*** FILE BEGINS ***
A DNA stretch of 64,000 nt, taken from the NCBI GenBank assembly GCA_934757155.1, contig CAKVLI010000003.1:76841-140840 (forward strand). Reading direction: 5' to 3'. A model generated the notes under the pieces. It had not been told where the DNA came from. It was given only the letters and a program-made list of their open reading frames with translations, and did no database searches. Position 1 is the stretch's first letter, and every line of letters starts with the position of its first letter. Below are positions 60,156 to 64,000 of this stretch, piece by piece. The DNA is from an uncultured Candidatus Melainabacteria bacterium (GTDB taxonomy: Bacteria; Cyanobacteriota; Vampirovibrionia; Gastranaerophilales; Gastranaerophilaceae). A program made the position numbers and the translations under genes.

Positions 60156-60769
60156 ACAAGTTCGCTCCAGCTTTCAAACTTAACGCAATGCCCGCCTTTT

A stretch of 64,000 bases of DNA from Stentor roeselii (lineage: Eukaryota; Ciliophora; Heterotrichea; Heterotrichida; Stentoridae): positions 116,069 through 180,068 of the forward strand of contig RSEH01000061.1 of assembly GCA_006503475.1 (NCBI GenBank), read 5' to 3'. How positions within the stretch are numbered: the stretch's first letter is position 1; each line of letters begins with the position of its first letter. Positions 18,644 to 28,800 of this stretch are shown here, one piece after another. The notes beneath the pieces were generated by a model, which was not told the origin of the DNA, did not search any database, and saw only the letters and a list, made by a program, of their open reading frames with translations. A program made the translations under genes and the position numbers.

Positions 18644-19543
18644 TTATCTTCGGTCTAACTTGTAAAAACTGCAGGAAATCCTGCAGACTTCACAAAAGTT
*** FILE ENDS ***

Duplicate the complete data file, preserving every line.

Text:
A DNA stretch of 64,000 nt, taken from the NCBI GenBank assembly GCA_934757155.1, contig CAKVLI010000003.1:76841-140840 (forward strand). Reading direction: 5' to 3'. A model generated the notes under the pieces. It had not been told where the DNA came from. It was given only the letters and a program-made list of their open reading frames with translations, and did no database searches. Position 1 is the stretch's first letter, and every line of letters starts with the position of its first letter. Below are positions 60,156 to 64,000 of this stretch, piece by piece. The DNA is from an uncultured Candidatus Melainabacteria bacterium (GTDB taxonomy: Bacteria; Cyanobacteriota; Vampirovibrionia; Gastranaerophilales; Gastranaerophilaceae). A program made the position numbers and the translations under genes.

Positions 60156-60769
60156 ACAAGTTCGCTCCAGCTTTCAAACTTAACGCAATGCCCGCCTTTT

A stretch of 64,000 bases of DNA from Stentor roeselii (lineage: Eukaryota; Ciliophora; Heterotrichea; Heterotrichida; Stentoridae): positions 116,069 through 180,068 of the forward strand of contig RSEH01000061.1 of assembly GCA_006503475.1 (NCBI GenBank), read 5' to 3'. How positions within the stretch are numbered: the stretch's first letter is position 1; each line of letters begins with the position of its first letter. Positions 18,644 to 28,800 of this stretch are shown here, one piece after another. The notes beneath the pieces were generated by a model, which was not told the origin of the DNA, did not search any database, and saw only the letters and a list, made by a program, of their open reading frames with translations. A program made the translations under genes and the position numbers.

Positions 18644-19543
18644 TTATCTTCGGTCTAACTTGTAAAAACTGCAGGAAATCCTGCAGACTTCACAAAAGTT